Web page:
I can't work, I can't think, I can't connect with anyone anymore.... I mope through a day's work and haven't had a promotion in years.... It's like I'm being sucked dry, eaten away, swallowed up, coming unglued.... These are voices of a few of the tens of millions who suffer from chronic insomnia. In this revelatory book, Gayle Greene offers a uniquely comprehensive account of this devastating and little-understood condition. She has traveled the world in a quest for answers, interviewing neurologists, sleep researchers, doctors, psychotherapists, and insomniacs of all sorts. What comes of her extraordinary journey is an up-to-date account of what is known about insomnia, providing the information every insomniac needs to know to make intelligent choices among medications and therapies. Insomniac is at once a field guide through the hidden terrain inhabited by insomniacs and a book of consolations for anyone who has struggled with this affliction that has long been trivialized and neglected.


The cure for insomnia? Get plenty of sleep.
W. C. Fields

The first thing to go is your sense of humor. Then goes the desire to do the things you used to do, then the desire to do anything at all. Parts of your body ache that you don’t even know the names of, and your eyes forget how to focus. Words you once knew aren’t there anymore, and there’s less and less to say. People you once cared about fall by the way and you let them go, too.

Insomnia is a problem most insomniacs don’t want to talk about. In fact, it’s a problem many of us don’t know how to talk about. “Oh, you know, a bad night,” I say to a colleague’s “What’s wrong?” on one of my walking-into-walls days. “Why, Gayle, what do you have to lose sleep about? You’ve got no problems,” says my colleague, eyebrows raised. If I’d been up with a bad tooth or a sick child, that’s something he would understand. If I just plain can’t sleep, that’s weird. Anyhow, chronic insomnia is not just “a bad night.” Chronic (i.e., lasting, constant, continuous) insomnia is a bad night that goes on and on.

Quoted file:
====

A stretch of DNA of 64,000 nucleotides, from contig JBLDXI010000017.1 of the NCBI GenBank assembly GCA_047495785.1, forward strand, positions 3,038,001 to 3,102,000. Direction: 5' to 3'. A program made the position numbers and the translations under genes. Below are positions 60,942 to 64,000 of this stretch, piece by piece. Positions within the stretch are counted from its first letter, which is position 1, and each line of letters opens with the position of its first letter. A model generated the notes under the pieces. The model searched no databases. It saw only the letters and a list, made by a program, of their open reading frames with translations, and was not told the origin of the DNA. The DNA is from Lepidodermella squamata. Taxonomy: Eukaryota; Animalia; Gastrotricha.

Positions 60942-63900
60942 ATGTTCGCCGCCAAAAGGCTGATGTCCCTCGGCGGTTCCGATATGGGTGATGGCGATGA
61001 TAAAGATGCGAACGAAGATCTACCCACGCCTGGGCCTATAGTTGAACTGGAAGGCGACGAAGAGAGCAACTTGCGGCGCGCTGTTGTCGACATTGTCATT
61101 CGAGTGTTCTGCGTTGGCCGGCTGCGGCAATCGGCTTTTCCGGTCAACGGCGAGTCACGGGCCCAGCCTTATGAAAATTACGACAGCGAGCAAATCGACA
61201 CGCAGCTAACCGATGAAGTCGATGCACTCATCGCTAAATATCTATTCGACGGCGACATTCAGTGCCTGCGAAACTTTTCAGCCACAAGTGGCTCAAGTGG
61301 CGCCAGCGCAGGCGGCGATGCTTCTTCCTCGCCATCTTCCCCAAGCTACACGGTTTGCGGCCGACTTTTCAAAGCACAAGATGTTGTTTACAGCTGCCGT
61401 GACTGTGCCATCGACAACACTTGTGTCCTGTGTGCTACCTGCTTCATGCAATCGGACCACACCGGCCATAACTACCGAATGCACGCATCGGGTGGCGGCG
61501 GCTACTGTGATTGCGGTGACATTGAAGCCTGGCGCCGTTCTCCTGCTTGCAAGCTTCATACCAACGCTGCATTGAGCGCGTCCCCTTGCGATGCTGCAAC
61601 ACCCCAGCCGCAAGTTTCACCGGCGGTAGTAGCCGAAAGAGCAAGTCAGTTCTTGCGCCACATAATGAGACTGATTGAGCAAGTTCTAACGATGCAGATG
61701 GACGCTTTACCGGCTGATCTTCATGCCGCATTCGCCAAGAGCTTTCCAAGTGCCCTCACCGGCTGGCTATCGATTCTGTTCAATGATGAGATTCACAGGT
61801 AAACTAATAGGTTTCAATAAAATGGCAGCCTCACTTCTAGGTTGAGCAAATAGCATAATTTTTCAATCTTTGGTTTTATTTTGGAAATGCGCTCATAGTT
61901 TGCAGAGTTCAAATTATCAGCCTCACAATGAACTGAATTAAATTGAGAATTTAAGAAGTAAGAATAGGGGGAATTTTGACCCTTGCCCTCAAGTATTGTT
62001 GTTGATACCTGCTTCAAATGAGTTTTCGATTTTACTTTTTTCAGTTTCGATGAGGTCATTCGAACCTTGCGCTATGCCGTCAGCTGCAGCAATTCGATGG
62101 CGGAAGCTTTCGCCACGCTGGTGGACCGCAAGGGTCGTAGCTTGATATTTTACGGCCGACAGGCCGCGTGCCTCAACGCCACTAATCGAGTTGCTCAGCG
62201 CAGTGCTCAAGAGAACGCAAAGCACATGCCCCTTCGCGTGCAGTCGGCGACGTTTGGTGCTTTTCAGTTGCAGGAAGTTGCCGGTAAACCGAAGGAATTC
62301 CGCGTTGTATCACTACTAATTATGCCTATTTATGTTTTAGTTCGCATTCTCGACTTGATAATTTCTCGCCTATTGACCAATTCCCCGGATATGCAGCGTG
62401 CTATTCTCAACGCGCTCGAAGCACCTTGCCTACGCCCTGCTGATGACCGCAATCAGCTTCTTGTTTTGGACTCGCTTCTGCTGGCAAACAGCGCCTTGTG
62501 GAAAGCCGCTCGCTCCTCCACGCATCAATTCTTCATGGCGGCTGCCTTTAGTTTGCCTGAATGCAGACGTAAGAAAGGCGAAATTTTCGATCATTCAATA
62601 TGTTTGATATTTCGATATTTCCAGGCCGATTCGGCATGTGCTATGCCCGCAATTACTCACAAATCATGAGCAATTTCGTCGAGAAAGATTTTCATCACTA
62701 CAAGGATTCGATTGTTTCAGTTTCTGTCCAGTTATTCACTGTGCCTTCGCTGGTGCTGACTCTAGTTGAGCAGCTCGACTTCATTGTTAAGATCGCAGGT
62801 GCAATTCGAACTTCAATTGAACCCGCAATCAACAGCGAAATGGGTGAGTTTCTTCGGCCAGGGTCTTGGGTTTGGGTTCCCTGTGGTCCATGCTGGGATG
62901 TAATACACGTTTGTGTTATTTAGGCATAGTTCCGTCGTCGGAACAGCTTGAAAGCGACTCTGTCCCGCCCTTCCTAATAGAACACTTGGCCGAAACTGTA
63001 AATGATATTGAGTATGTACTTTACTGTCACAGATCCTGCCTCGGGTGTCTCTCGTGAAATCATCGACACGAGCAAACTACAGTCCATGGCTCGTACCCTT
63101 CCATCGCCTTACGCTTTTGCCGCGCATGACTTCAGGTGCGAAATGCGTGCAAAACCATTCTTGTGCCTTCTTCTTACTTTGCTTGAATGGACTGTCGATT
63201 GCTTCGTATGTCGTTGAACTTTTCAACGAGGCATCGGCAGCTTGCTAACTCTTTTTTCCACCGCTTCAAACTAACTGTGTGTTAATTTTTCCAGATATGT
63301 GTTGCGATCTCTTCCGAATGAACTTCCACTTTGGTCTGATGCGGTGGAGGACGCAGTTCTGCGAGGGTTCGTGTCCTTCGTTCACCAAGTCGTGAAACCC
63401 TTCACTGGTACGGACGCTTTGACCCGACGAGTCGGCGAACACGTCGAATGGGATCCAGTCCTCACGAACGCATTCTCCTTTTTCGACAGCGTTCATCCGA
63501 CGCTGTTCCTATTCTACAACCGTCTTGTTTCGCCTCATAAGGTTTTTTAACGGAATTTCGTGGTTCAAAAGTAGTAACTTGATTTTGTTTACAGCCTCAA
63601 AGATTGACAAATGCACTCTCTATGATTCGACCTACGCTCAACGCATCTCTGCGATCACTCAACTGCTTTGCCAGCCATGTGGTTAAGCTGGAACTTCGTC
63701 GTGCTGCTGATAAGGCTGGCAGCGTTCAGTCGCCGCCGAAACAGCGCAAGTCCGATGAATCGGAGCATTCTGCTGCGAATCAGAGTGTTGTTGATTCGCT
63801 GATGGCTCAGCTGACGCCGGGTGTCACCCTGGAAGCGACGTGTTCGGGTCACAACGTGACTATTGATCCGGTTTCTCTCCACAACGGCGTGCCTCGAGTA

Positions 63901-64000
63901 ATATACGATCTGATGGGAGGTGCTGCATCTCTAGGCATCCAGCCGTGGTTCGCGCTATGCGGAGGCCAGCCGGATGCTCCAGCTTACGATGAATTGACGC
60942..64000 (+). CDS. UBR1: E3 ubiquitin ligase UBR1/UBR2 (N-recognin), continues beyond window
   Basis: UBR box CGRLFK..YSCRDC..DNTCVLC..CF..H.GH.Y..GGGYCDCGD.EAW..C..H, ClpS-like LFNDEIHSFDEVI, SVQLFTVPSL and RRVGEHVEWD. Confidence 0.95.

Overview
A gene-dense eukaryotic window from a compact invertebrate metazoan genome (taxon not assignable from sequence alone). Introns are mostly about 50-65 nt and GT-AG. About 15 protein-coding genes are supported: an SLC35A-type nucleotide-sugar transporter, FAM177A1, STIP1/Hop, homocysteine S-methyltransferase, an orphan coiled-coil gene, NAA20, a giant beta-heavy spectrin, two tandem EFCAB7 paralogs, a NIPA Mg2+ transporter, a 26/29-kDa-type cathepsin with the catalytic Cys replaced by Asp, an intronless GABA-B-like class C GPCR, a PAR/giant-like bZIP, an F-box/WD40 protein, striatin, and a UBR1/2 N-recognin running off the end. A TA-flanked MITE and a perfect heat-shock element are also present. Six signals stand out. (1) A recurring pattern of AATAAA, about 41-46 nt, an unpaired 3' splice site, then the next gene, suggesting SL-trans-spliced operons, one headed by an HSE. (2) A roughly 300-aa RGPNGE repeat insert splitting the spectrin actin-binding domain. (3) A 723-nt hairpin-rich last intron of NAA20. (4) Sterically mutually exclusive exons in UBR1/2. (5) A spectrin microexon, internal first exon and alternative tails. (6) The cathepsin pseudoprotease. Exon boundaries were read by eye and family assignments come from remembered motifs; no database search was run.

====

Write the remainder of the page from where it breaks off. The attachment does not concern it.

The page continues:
Look on the Web, read what insomniacs say on and, and you’ll find stories of lives wrecked by this affliction, marriages ruined, educations abandoned, jobs lost, careers destroyed. I can’t work, I can’t date, I can’t connect with anyone anymore. I had to drop out of school. I used to be a lawyer; now I’m the walking dead. I was a teacher once; there’s no way I could face a classroom now. It’s like being punished for something, only I don’t know what I did. Does anybody have any advice? Please, please, can somebody tell me what to do? (Here—and throughout the book—I’ve italicized the words of insomniacs. Since most of the names I’d attach to insomniacs’ quotes would be pseudonyms, I’ve left names off, except where speakers have told me they’re willing to be identified.) . . .

Search by... Author
Show... All Results Primary Sources Peer-reviewed


An unknown error has occurred. Please click the button below to reload the page. If the problem persists, please try again in a little while.